The Art of Tibetan Survival: Artists' Vision of Tibet and the Tibetan Diaspora
Exhibition Run: April 28 - June 18, 2011
Opening Reception: 4PM Sunday, May 1, 2011
Dance Performance: 6PM Sunday, May 1, 2011
For more than half a century, the world has embraced Tibet as an artistically rich yet profoundly threatened culture struggling against occupation and genocide; this has created a movement of inspired creative work by artists who carry Tibet's mythic, beautiful heritage forward in exile as a means of cultural survival. Contemporary and traditional artists share their vision of Tibet and the Tibetan diaspora in a mixed media show featuring traditional Tibetan arts and artifacts as well as contemporary paintings and photography. This exhibit will also include photographs from Keri's Pickett's 17 year-long project documenting the Tibetan community in Minnesota, painting by Tenzin Tamding and drawings and writings by children answering the question “What is your dream of Tibet like in your imagination?” from the Tibetan Culture School. Curated by Thupten Dadak. Artists: Keri Pickett, Tenzin Tamding, and the Tibetan Children's Culture School. Photos by Keri Pickett.
Sunday, May 1 | 4-5:30PM Opening reception with Tibetan tea and cookies provided | FREE
6PM Tibetan Dance from the Roof of the World performed by the Gyashey Committee | Tickets Required
Pre-sold tickets are available for pick-up through will call at Intermedia Arts on each performance evening. If tickets are not claimed 15 minutes after the scheduled start time of the performance, the unclaimed tickets may be released to a waiting list.
ABOUT THE ARTISTS
"Self-employed since 1983. My artistic vision is fueled by my curiosity about what we value in life both as individuals and as communities. I am driven by a desire to inform, to enchant, and to draw the viewer into both my heart and the heart of the matter. For over 25 years, I have supported myself with my camera and my energy, focusing my lens on people struggling against the odds. Intimacy and personal connection are the common threads uniting my projects. Besides the current project, these include my grandparents' love story; Burma's struggle for democracy; kids coping with life-threatening illness; gay men seeking refuge in a northern Minnesota wilderness; a mother of 12 founding a homeless center and life on organic dairy farms. My project Tibetan Tree (tibetantree.com) was started in 1991 and I have been documenting the growth and success of the Tibetan American community for 20 years." - Keri Pickett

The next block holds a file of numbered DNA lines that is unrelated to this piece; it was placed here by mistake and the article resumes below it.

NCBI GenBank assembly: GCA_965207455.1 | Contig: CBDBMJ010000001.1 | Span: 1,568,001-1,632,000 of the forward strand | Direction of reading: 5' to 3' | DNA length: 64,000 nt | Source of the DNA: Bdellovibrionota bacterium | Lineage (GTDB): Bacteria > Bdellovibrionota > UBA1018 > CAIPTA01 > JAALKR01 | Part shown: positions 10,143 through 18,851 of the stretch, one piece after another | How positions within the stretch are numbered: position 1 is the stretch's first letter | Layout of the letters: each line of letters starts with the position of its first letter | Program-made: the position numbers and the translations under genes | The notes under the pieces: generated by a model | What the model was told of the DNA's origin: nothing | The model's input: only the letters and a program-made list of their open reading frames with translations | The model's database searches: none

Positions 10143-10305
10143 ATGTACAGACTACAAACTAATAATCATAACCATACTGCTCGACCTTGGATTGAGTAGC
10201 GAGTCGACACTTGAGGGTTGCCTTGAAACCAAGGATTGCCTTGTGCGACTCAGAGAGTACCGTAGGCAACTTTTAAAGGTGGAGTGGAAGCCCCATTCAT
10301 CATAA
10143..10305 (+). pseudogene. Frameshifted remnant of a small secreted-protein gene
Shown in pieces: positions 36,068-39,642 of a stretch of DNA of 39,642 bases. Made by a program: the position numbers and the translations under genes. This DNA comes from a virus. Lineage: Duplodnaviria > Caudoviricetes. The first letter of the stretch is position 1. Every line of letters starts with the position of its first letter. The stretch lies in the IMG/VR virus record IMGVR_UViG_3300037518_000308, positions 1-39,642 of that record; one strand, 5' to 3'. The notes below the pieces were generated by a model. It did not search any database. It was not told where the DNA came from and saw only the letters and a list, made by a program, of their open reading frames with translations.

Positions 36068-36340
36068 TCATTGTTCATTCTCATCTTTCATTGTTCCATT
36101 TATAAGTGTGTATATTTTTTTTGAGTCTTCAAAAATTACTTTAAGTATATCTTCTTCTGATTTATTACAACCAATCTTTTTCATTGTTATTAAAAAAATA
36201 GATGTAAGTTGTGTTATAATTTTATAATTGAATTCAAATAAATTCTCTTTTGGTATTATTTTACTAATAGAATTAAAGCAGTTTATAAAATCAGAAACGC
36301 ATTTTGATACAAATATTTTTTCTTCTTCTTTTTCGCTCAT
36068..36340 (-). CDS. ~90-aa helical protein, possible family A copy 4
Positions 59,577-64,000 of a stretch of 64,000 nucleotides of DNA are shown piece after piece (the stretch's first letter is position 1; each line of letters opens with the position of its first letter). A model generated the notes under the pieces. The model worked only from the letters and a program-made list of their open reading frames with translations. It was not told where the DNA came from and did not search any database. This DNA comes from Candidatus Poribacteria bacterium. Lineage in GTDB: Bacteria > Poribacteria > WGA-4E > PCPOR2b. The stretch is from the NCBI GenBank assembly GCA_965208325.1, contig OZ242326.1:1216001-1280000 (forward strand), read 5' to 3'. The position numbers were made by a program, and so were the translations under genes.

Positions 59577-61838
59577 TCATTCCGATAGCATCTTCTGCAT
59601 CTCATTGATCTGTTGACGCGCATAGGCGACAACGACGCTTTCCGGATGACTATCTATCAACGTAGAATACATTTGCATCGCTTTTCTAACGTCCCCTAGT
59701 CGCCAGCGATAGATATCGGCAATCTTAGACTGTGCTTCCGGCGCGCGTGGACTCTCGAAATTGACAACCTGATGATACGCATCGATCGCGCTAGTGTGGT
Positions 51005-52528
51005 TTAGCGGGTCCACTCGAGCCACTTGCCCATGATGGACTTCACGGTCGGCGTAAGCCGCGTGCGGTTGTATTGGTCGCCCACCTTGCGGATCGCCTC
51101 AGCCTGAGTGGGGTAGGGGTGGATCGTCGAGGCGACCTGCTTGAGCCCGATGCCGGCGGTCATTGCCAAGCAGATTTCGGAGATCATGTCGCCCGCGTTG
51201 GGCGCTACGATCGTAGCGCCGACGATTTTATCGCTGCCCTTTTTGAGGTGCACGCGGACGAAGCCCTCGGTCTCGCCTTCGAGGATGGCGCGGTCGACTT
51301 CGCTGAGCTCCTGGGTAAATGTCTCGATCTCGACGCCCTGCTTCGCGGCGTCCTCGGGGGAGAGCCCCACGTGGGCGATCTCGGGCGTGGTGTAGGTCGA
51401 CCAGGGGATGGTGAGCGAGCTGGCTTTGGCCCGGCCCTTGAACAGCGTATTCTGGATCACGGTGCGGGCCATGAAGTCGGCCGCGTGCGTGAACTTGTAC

"My work is a transformation of harmony that is found in nature, places and things that has touched my soul and ended up on my canvases. Inspired by beauty of simplicity, comfort and randomness that is nature. Explosion of colors, shapes and flow of potential subjects always keep me going back to the drawing board to somehow transform a blank canvas into a reflection of what has inspired me. Such an experience encapsulates what a visual artist does and lives for. My work has generally been fixed on subjects that are landscapes and I don’t think it will change for as long as I can hold a brush. I have also experimented with other subjects such as architectures specifically with Asian motifs. In the near future I will be putting together a book on Tibetan landscapes and its history. My immediate intention is share what I discover about Tibet through my work. I work mainly with oil on canvas and have been for almost a decade now. The medium oil has largely been assumed by many as being sort of a stubborn medium to work with. On the contrary, I have grown to love it. It has this richness that some other mediums may lack. Yet one can’t be too obsessed and detailed with things such that it consumes the inspiration and become almost unidentifiable of what unique is and what beauty is and like saying goes by Walt Whitman “You must not know too much or be too precise or scientific about birds and trees and flowers and watercraft; a certain free-margin, and even vagueness - ignorance, credulity - helps your enjoyment of these things.” - Tenzin Tamding
This project is made possible in part by support from the Minnesota State Arts Board.